Father of Taxonomy
23 May 1707 — 10 January 1778
On the 300th anniversary of his birth, Swedish naturalist Carl Linnaeus is remembered for his gift to science of standardising the naming of plants and animals.
What’s in a name?
While Linnaeus collected, described and named many specimens, his prime scientific contribution was to establish conventions for the naming of living organisms that became universally accepted in the scientific community. He was the first to consistently use a binomial system of classification, giving organisms a one-word general name (called the genus) associated with a one-word specific epithet. For example, in the name Homo sapiens, which Linnaeus gave to humans, Homo is the genus, and sapiens the species.
Linnaeus was a prolific writer, and his many publications encouraged the standardisation of binomial nomenclature. His book Species Plantarum, first published in 1753, is accepted as the starting point of the present system of botanical nomenclature. The 10th edition of his Systema Naturae, published in 1758, is considered the starting point of zoological nomenclature. In them Linnaeus provided a concise, usable survey of the world’s plants and animals as then known, about 7 700 species of plants and 4 400 species of animals. Linnaeus published in Latin, the accepted international scholarly language of his time, and biologists still use it today to formulate the scientific names of newly described organisms.
The Australian link
Although Linnaeus never travelled to Australia, he named many tropical plants and animals, including species native to Australia, brought to Europe by other explorers. For example, Linnaeus named the Southern Cassowary, Casuarius casuarius, some native Australian ferns, including Asplenium trichomanes, and the well-known Melaleuca and Baeckea genera. Today, there are over 1 000 native and introduced species in Australia that were named by Linnaeus.
Linnaeus was a passionate and charismatic teacher; his lectures at the University of Uppsala drew scholars from all over Europe. He cultivated a close circle of pupils, whom he called his ‘apostles’, and sent them on pioneering journeys of exploration around the world. Perhaps the most famous of these for Australians was Daniel Solander. Solander was the naturalist on Captain James Cook’s first around-the-world voyage from 1768–1771 and brought back to Europe the first major plant collections from Australia.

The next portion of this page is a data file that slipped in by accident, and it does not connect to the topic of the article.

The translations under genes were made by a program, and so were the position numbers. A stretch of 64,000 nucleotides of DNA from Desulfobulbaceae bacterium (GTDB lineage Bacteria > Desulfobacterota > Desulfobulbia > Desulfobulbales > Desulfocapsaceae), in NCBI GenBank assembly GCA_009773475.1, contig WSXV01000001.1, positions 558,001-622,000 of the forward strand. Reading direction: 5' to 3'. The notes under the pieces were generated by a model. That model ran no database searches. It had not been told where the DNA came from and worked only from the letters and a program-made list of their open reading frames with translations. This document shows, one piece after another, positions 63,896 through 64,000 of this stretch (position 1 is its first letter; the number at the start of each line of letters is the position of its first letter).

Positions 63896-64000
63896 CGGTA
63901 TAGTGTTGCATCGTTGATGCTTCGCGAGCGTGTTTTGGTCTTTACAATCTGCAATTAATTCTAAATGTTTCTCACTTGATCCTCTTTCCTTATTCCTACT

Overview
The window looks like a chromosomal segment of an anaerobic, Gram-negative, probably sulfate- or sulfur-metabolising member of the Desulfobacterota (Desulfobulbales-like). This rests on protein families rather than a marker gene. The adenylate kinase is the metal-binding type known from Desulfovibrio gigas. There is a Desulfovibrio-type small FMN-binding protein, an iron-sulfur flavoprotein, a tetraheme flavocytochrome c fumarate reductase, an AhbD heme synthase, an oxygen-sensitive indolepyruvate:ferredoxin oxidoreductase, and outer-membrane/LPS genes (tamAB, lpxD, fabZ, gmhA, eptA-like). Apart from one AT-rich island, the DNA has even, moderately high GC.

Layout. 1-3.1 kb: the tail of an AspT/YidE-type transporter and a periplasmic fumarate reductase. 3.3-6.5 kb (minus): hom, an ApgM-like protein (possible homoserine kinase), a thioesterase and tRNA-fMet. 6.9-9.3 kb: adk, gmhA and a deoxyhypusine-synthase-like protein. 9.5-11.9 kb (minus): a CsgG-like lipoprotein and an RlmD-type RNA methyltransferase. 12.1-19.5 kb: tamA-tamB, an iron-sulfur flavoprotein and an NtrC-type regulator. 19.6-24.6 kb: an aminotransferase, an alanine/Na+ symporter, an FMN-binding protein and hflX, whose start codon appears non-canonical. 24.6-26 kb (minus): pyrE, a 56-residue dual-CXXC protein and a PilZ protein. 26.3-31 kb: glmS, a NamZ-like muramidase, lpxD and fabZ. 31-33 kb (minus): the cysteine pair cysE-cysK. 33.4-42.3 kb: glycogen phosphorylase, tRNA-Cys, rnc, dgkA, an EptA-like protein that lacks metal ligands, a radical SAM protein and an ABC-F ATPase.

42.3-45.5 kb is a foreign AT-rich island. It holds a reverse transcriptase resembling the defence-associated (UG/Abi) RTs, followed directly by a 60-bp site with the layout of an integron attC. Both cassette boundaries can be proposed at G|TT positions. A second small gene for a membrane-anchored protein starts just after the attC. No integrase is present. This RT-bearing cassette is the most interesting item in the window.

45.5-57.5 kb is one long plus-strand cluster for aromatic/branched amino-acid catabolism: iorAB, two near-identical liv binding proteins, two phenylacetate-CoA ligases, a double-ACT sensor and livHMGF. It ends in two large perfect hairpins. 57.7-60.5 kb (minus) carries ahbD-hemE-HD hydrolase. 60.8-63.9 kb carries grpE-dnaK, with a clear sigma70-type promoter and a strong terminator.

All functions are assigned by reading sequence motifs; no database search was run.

Since Linnaeus laid the foundations for the systematic study and classification of plants and animals known as taxonomy, the tools and methods of classifying and naming life on earth have undergone numerous technological and conceptual revolutions. Today, scientists use sophisticated computational and molecular tools, such as gene coding, to uncover the relationships between species, as well as the traditional methods Linnaeus used.
Through their work, taxonomists provide information that is fundamental to the understanding and management of our biological world. The work currently being done by the small community of taxonomists in Australia is vital to the maintenance of the nation’s biodiversity conservation and biosecurity, to ecosystem management and agriculture, and in the area of biodiscovery.
© Commonwealth of Australia 2007.
The Australian Biological Resources Study (ABRS) supports research and publications on the taxonomy (classification, identity, biology and relationships) of Australia’s rich biodiversity. ABRS is a program of the Australian Government Department of the Environment and Water Resources.
Pictures: In Systema Naturae, Linnaeus presented a system of plant classification based on plants’ sexual organs; Casuarius casuarius (L.), the Southern Cassowary (© Commonwealth of Australia 2007. Artist: T.Wright); Asplenium trichomanes L., a native Australian fern (© Tim Galloway 2007); A Banksia serrata specimen was collected by Daniel Solander and Joseph Banks in 1770 on the Endeavour voyage. Banksia serrata was named in 1781 by Linnaeus’s son to honour Joseph Banks (Photo: L.L.Lee © Royal Botanic Gardens & Domain Trust, Sydney, Australia 2007); Molecular analysis of Australian Citrus being performed.
Poster design: Graphic Ark. Printer: Paragon Printers.
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Australian Biological Resources Study
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